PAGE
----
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The perennial Ruellia caroliniensis or Carolina wild petunia is 30-60 cm tall and is most easily recognized by the long calyx lobes and bracts positioned directly below the trumpet-shaped main flower (Hutchinson 2012). Petals range from lavender to pale blue. Flowering occurs from late spring through autumn and each bloom will open for approximately one day. Each fruit capsule produce about five seeds (Hutchinson 2012).

Ruellia caroliniensis is native to Texas, Oklahoma, Louisiana, Florida, Georgia, Kentucky, Tennessee, Alabama, South Carolina, North Carolina, Illinois, Indiana, Ohio, Pensylvania, West Virginia, Virginia, Maryland, New Jersey, and Delaware (NatureServe, 2013).

Due to considerable morphological variation, Ruellia caroliniensis can be difficult to classify. Although many characteristics vary dramatically within the species, leaf size, leaf shape and leaf margin, length of longest internode were studied (Long 1974: 1-2). Morphological variability was correlated with geographical distribution which may explain taxonomists giving names to different morphologies as local forms and varieties (Long 1974: 1-2, 5). Breeding in Ruellia caroliniensis appears to shift from primarily allogamous (cross-fertilization) in the south (central and southern Florida), to chiefly autogamous (self-fertilization) in its northern range (Virginia, Kentucky, Tennessee, North and South Carolina) (Long, 1974: 3, 6). Factors that are believed to cause this shift to autogamous breeding are variability in temperature and moisture and severe insect predation of fruits (Long, 1974: 6).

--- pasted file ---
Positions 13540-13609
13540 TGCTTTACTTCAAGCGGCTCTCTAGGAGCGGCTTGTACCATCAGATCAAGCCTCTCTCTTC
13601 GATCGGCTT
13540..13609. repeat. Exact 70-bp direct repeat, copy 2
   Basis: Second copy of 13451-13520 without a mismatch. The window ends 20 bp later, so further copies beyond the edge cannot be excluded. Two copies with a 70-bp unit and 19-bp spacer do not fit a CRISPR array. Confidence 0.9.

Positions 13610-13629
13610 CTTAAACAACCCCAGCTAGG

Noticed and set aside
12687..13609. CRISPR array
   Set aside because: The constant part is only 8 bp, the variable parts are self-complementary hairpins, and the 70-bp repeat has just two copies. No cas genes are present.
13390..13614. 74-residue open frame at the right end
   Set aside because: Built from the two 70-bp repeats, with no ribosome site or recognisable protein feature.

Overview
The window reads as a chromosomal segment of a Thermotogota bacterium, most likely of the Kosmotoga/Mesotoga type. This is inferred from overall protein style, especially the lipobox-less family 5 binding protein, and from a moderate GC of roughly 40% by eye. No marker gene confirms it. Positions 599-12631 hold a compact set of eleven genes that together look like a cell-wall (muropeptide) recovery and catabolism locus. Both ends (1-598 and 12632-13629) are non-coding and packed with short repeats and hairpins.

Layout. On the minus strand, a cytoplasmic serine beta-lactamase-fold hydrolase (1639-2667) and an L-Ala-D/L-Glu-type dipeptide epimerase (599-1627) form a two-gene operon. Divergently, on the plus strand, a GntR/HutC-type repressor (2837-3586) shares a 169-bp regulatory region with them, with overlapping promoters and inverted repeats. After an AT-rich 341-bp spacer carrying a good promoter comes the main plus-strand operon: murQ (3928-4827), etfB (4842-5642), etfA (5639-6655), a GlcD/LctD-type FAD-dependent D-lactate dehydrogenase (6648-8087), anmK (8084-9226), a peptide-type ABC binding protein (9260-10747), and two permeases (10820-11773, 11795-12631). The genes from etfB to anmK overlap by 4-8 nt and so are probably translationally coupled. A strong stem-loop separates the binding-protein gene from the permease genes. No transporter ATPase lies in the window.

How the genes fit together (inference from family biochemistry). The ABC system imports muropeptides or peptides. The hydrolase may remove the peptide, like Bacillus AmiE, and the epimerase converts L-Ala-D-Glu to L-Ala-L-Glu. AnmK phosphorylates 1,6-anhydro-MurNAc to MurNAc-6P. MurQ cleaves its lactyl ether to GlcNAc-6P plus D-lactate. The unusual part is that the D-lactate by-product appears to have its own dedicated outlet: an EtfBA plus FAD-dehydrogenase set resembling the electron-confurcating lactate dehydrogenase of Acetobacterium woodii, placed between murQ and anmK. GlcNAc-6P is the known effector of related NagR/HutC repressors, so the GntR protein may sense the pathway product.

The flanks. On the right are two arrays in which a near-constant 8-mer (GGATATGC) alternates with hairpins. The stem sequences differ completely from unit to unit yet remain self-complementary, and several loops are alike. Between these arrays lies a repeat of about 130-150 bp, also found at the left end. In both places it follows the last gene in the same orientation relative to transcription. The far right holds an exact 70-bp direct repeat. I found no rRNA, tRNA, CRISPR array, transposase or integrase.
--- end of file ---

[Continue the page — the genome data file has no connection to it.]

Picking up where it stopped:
Hutchinson, M. 2012. Native plant owners manual. Ruellia caroliniensisCarolina wild petunia. Accessed: November 21, 2013.

Long, R. W. 1974. Variation in Natural Populations of Ruellia caroliniensis. Bulletin of the Torrey Botanical Club 101(1):1-6.

NatureServe. 2013. NatureServe Explorer: An online encyclopedia of life [web application]. Version 7.1. NatureServe, Arlington, Virginia. Accessed: October 30, 2013.


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